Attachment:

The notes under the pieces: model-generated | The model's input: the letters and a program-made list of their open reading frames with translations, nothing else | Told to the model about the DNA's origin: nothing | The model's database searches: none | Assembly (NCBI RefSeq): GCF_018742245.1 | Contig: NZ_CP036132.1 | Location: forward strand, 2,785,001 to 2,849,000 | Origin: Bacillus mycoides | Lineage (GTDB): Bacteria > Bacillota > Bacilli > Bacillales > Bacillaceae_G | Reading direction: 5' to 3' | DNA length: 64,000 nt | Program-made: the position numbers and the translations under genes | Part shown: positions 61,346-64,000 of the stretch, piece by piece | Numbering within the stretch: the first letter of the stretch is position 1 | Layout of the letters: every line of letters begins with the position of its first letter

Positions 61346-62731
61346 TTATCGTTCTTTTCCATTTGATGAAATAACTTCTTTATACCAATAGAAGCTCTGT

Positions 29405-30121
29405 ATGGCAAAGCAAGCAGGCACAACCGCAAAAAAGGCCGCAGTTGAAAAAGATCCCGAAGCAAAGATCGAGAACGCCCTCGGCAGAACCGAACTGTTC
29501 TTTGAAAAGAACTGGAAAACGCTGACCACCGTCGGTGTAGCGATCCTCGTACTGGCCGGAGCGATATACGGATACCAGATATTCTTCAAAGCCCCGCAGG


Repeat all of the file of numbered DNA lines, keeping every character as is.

The notes under the pieces: model-generated | The model's input: the letters and a program-made list of their open reading frames with translations, nothing else | Told to the model about the DNA's origin: nothing | The model's database searches: none | Assembly (NCBI RefSeq): GCF_018742245.1 | Contig: NZ_CP036132.1 | Location: forward strand, 2,785,001 to 2,849,000 | Origin: Bacillus mycoides | Lineage (GTDB): Bacteria > Bacillota > Bacilli > Bacillales > Bacillaceae_G | Reading direction: 5' to 3' | DNA length: 64,000 nt | Program-made: the position numbers and the translations under genes | Part shown: positions 61,346-64,000 of the stretch, piece by piece | Numbering within the stretch: the first letter of the stretch is position 1 | Layout of the letters: every line of letters begins with the position of its first letter

Positions 61346-62731
61346 TTATCGTTCTTTTCCATTTGATGAAATAACTTCTTTATACCAATAGAAGCTCTGT

Positions 29405-30121
29405 ATGGCAAAGCAAGCAGGCACAACCGCAAAAAAGGCCGCAGTTGAAAAAGATCCCGAAGCAAAGATCGAGAACGCCCTCGGCAGAACCGAACTGTTC
29501 TTTGAAAAGAACTGGAAAACGCTGACCACCGTCGGTGTAGCGATCCTCGTACTGGCCGGAGCGATATACGGATACCAGATATTCTTCAAAGCCCCGCAGG